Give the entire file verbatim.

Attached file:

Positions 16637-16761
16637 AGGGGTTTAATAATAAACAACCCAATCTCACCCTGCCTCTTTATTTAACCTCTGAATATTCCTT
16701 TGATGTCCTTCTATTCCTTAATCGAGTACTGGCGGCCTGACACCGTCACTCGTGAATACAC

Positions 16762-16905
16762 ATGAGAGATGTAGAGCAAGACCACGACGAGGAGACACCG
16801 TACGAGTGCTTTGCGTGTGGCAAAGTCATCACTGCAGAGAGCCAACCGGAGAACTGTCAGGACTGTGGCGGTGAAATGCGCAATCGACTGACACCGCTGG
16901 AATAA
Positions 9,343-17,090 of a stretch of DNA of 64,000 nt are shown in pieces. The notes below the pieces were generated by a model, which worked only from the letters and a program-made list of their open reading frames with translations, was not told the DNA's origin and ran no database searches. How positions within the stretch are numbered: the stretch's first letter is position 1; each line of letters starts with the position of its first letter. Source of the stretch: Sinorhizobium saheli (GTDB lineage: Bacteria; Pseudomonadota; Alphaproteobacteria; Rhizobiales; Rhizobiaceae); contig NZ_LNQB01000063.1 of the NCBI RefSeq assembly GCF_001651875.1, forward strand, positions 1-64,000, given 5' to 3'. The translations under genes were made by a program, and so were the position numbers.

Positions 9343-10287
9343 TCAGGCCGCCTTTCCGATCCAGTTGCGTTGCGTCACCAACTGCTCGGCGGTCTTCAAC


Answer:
Positions 16637-16761
16637 AGGGGTTTAATAATAAACAACCCAATCTCACCCTGCCTCTTTATTTAACCTCTGAATATTCCTT
16701 TGATGTCCTTCTATTCCTTAATCGAGTACTGGCGGCCTGACACCGTCACTCGTGAATACAC

Positions 16762-16905
16762 ATGAGAGATGTAGAGCAAGACCACGACGAGGAGACACCG
16801 TACGAGTGCTTTGCGTGTGGCAAAGTCATCACTGCAGAGAGCCAACCGGAGAACTGTCAGGACTGTGGCGGTGAAATGCGCAATCGACTGACACCGCTGG
16901 AATAA
Positions 9,343-17,090 of a stretch of DNA of 64,000 nt are shown in pieces. The notes below the pieces were generated by a model, which worked only from the letters and a program-made list of their open reading frames with translations, was not told the DNA's origin and ran no database searches. How positions within the stretch are numbered: the stretch's first letter is position 1; each line of letters starts with the position of its first letter. Source of the stretch: Sinorhizobium saheli (GTDB lineage: Bacteria; Pseudomonadota; Alphaproteobacteria; Rhizobiales; Rhizobiaceae); contig NZ_LNQB01000063.1 of the NCBI RefSeq assembly GCF_001651875.1, forward strand, positions 1-64,000, given 5' to 3'. The translations under genes were made by a program, and so were the position numbers.

Positions 9343-10287
9343 TCAGGCCGCCTTTCCGATCCAGTTGCGTTGCGTCACCAACTGCTCGGCGGTCTTCAAC